From the outside, Yale's Payne-Whitney Gymnasium looks like a cathedral. On the first floor it resembles the great hall of a medieval castle, and on the second floor there is a trophy room that looks like the grand council chamber in a movie version of Hamlet. The only thing which gives Payne-Whitney away as a place of athletics is the faint odor of perspiration which pervades the whole place.
Probably the best way to find out why Payne-Whitney is the greatest gymnasium in the country is to take an elevator to the top of its neo-Gothic tower and then work down.
The tenth and highest floor is a solarium. It is set under a system of skylights and is bounded on four sides by the complicated masonry which inevitably goes with Gothic architecture.
Two consecutive floors below are devoted to boxing enthusiasts. The ninth level contains a punching bag room and by the eight floor, the tower has widened enough to allow space for five boxing rings. Pictures of greats of pugilism surround the rings, perhaps for aesthetic reasons, or perhaps for inspiration.
The seventh floor is a court for fencers and the sixth floor is a wrestling room. None of these facilities is anything any big university gym does not have. Payne-Whitney just has more of them.
A fifth floor, the last in the tower, harbors an exercise room with mats, ropes, swedish boxes, and all sorts of other gymnastic equipment. It isn't until the fourth floor that the gym widens out and shows what its got that other gymns don't have. The fourth and third levels contain squash courts, three swimming pools, exercise rooms, steam rooms, and every conceivable gymnastic device that athletic directors at Yale have been able to think of.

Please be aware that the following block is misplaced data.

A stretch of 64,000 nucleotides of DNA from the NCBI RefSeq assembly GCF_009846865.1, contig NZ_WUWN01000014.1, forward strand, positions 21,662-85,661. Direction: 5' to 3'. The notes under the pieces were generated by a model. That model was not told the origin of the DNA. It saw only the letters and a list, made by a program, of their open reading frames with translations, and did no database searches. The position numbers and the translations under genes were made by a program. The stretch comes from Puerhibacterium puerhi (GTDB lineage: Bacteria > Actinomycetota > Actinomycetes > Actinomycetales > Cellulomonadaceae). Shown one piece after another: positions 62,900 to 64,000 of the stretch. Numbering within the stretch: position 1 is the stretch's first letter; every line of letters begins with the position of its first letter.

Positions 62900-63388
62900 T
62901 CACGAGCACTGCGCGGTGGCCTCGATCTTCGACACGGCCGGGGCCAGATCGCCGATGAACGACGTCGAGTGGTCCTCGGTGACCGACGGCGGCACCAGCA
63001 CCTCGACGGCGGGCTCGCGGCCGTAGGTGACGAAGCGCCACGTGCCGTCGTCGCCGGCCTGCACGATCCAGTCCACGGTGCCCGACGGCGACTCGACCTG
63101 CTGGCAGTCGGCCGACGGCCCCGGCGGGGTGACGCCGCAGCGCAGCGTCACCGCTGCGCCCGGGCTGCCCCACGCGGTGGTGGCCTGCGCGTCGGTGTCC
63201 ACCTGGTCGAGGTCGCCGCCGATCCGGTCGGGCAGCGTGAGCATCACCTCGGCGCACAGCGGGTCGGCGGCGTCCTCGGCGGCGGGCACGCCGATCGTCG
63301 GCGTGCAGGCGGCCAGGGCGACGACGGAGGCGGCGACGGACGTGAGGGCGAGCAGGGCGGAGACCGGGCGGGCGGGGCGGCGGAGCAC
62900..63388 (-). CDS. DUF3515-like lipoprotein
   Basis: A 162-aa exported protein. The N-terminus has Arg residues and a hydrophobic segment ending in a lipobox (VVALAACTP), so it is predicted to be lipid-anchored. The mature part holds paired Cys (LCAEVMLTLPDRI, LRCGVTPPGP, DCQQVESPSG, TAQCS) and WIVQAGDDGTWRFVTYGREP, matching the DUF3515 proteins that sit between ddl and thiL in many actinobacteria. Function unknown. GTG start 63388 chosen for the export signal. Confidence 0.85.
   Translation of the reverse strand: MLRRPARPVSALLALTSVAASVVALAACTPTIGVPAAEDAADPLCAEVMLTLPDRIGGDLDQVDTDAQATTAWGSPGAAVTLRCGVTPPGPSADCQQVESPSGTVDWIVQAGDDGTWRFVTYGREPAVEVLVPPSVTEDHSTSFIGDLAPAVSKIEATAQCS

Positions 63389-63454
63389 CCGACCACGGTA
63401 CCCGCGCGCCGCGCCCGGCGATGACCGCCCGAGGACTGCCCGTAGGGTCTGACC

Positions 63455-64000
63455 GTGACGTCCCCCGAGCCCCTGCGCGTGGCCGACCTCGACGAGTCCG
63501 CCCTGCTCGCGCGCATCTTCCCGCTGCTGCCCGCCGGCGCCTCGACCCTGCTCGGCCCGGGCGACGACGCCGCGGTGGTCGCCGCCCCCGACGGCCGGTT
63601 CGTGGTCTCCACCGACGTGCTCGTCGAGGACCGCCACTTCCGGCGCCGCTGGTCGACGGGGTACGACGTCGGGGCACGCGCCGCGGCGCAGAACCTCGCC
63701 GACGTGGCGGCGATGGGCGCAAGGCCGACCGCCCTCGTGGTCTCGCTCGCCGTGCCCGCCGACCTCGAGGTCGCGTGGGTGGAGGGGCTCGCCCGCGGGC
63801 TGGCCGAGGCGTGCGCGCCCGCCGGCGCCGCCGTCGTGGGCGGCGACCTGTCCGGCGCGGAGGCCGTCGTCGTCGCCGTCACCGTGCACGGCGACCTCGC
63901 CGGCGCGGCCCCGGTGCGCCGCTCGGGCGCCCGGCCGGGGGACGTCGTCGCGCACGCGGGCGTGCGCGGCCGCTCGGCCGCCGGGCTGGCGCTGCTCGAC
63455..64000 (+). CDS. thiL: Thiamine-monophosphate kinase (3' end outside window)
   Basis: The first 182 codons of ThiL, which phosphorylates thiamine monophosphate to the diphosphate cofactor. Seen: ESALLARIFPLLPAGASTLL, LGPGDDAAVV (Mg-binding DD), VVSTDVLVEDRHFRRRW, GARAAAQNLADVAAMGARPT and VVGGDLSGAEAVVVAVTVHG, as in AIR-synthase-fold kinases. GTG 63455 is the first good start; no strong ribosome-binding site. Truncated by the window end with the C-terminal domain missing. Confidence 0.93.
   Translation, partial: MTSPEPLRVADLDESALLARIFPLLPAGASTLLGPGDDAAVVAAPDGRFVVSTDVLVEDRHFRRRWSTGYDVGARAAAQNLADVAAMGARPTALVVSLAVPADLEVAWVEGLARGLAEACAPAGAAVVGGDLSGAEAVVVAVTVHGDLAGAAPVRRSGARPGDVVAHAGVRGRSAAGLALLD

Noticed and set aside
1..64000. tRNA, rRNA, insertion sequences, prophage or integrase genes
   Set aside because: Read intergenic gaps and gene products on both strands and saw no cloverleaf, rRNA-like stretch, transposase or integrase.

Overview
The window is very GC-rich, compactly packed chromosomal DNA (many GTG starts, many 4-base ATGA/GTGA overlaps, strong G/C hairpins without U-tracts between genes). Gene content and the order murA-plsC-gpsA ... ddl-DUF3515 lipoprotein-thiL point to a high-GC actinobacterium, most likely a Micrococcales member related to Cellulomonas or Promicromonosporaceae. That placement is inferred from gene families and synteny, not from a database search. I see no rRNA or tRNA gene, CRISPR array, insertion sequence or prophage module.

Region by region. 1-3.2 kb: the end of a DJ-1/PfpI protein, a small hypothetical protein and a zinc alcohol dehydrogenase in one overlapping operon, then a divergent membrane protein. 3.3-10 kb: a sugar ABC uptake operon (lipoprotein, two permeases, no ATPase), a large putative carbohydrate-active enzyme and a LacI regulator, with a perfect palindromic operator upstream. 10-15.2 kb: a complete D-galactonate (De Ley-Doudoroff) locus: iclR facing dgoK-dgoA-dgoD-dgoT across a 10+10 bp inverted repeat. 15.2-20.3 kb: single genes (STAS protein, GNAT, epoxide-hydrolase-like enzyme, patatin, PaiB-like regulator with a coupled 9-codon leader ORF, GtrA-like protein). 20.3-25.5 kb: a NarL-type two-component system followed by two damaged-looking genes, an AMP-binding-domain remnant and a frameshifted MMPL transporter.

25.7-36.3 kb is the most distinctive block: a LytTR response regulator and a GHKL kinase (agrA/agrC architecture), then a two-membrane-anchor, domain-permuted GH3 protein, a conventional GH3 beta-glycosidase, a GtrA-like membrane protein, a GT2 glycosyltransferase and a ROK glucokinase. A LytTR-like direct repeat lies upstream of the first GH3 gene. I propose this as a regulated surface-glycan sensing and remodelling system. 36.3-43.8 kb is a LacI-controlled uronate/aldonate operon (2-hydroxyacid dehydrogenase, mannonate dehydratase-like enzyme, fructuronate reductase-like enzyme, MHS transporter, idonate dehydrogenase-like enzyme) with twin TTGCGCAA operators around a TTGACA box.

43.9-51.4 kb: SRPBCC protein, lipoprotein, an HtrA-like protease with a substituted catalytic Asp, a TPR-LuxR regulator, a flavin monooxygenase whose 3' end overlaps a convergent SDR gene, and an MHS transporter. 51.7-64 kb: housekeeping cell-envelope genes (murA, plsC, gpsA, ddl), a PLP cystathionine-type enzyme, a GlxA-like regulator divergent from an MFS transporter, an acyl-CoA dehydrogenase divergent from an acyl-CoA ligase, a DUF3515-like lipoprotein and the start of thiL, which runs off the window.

The gym even has a vault like door on every floor that opens up to chute for soiled towels. A lady visitor to the gym once said to her date, when she first spotted one of the towel disposal doors, "What is this, another secret society?"
When it was abuilding in the 30's, Payne-Whitney cost Yale about $5,000,000 unequipped. Now the cost of building a similar gym would run to about $18,000,000.
Its three pools provide swimming facilities for about 200 men each day according to Hob Kiphuth, Yale's swimming coach and former director of athletics. One of the three pools is an exhibition pool set in an amphitheater whose almost verticle rows of seats accommodate about 2200. A movable concert partition between the two practice pools allows adjusting of their lengths.
The gym can hold about 1500 people at a time though this limit is never reached. During the winter, however, 45 percent of Yale undergraduates exercise there three times a week and during other seasons, 35 percent make use of the stone wonder.
So ample are the facilities in Payne-Whitney that New Haven's citizenry are permitted to use it as a place to exercise. All freshmen generally use the gym between Thanksgiving and spring vacation when they have to fulfill their physical training requirements.
Probably the only objection that Yale undergraduates can muster toward their gym is that it has only three-basketball courts, far too few in comparison with the abundance of everything else.